• DSA’s constitution requires at least eight NPC members be women, and four must be People of Color
  • The NPC guides and leads the implementation of DSA’s major organizational and political goals

Local DSA chapters are organized according to the members of that local chapter: It’s up to the Local to determine its own structure, procedures, decision-making processes, and goals.

Everything is Intersectional

We are socialists because we reject an economic order based on private profit, alienated labor, gross inequalities of wealth and power, discrimination based on race and sex, and brutality and violence in defense of the status quo… that there is a basic conflict of interest between those sectors with enormous economic power and the vast majority of the population.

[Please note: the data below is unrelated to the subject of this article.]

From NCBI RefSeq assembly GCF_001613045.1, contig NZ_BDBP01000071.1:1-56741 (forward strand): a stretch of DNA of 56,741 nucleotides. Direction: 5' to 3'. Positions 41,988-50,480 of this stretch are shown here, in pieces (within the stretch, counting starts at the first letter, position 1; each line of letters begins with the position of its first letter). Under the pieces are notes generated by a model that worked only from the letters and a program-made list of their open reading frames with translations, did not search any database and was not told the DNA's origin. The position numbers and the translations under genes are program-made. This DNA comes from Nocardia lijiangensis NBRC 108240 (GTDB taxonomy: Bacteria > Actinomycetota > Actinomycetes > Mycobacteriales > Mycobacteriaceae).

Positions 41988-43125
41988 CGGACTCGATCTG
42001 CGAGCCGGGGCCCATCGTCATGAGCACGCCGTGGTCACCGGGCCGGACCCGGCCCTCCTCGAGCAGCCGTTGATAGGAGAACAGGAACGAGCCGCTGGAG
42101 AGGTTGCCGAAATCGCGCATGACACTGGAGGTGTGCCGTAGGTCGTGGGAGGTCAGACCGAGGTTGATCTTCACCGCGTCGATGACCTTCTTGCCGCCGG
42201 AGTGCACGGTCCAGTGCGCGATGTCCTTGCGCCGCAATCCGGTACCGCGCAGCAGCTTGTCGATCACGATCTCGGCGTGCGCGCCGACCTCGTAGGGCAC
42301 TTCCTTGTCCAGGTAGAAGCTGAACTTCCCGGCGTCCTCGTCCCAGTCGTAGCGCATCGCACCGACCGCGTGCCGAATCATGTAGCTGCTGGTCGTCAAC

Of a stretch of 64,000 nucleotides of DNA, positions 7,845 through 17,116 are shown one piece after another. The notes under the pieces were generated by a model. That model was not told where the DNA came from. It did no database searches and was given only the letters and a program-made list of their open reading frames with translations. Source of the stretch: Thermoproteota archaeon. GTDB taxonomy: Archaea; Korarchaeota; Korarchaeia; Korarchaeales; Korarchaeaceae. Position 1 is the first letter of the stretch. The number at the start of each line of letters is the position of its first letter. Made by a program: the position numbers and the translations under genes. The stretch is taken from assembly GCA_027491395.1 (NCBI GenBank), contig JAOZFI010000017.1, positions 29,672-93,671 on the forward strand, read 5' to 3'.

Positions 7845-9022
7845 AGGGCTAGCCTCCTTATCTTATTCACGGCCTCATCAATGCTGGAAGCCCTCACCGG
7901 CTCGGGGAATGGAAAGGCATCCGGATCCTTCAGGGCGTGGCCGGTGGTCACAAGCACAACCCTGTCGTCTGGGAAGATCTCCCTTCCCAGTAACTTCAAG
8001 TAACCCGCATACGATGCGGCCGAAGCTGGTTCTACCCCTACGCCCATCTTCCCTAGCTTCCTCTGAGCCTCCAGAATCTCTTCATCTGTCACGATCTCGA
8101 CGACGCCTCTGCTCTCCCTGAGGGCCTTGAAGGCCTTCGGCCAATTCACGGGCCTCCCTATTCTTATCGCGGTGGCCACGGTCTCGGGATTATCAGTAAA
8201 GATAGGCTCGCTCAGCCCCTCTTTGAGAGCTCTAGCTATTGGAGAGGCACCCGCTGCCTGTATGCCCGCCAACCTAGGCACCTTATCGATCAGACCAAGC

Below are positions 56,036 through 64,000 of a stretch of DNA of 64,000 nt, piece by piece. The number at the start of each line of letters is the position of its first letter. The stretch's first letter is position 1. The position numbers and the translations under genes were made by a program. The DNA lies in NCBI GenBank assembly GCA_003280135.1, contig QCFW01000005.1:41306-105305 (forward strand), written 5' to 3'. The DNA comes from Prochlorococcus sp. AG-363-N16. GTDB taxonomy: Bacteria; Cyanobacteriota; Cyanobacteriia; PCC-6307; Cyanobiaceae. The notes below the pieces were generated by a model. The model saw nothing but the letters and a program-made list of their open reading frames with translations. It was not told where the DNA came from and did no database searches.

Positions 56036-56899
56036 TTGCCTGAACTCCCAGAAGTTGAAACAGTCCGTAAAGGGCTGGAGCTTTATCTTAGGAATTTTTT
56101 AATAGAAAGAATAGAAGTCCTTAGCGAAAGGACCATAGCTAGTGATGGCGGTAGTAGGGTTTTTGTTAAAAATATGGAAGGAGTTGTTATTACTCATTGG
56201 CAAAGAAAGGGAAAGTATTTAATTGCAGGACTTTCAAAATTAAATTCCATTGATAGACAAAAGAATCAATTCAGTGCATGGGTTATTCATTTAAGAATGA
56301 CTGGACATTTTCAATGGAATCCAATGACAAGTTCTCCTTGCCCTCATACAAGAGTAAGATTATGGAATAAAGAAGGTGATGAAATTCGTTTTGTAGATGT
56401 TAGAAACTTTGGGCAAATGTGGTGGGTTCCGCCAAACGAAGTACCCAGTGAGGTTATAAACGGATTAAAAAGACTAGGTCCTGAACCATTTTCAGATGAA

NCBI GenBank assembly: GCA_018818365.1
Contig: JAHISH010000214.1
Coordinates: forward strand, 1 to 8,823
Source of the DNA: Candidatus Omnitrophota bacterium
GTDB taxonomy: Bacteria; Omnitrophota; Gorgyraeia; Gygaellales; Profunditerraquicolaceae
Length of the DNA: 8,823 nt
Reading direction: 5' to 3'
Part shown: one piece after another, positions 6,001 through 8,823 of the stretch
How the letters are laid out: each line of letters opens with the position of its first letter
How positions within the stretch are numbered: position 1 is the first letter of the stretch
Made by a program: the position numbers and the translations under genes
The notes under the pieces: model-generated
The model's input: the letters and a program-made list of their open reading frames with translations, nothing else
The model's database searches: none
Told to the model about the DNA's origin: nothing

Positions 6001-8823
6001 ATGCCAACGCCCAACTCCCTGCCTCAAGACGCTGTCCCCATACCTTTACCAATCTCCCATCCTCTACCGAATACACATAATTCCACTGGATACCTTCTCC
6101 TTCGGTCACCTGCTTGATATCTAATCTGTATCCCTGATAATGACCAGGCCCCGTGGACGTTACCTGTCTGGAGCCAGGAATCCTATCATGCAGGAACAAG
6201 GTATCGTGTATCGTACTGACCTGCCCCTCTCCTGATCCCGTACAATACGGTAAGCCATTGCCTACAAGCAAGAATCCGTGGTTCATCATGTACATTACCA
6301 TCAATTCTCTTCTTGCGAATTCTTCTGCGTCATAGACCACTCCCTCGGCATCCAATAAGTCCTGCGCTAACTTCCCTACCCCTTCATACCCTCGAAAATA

Article II, DSA Constitution

DSA believes that issues such as class, gender and race are all related–that Capitalism empowers amoral and immoral market forces while marginalizing society’s most vulnerable groups.

Diversity at all levels

Dolores Huerta

Dolores Huerta, co-founder of the United Farm Workers and honorary DSA chair

DSA believes in representing the diversity of the US in both its structure and goals. The DSA constitution requires that its National Political Committee include women and People of Color. DSA believes it is critical to ally with the Black Lives Matter movement. DSA also has national Anti-Racism and Feminism Working Groups dedicated to these issues.

Cornel West, DSA Honorary Chair

Cornel West, DSA Honorary Chair

Racism is as much a product of the interaction of cultural ways of life as it is of modern Capitalism.

Cornel West, Toward a Socialist Theory of Racism

The ABCs of Socialism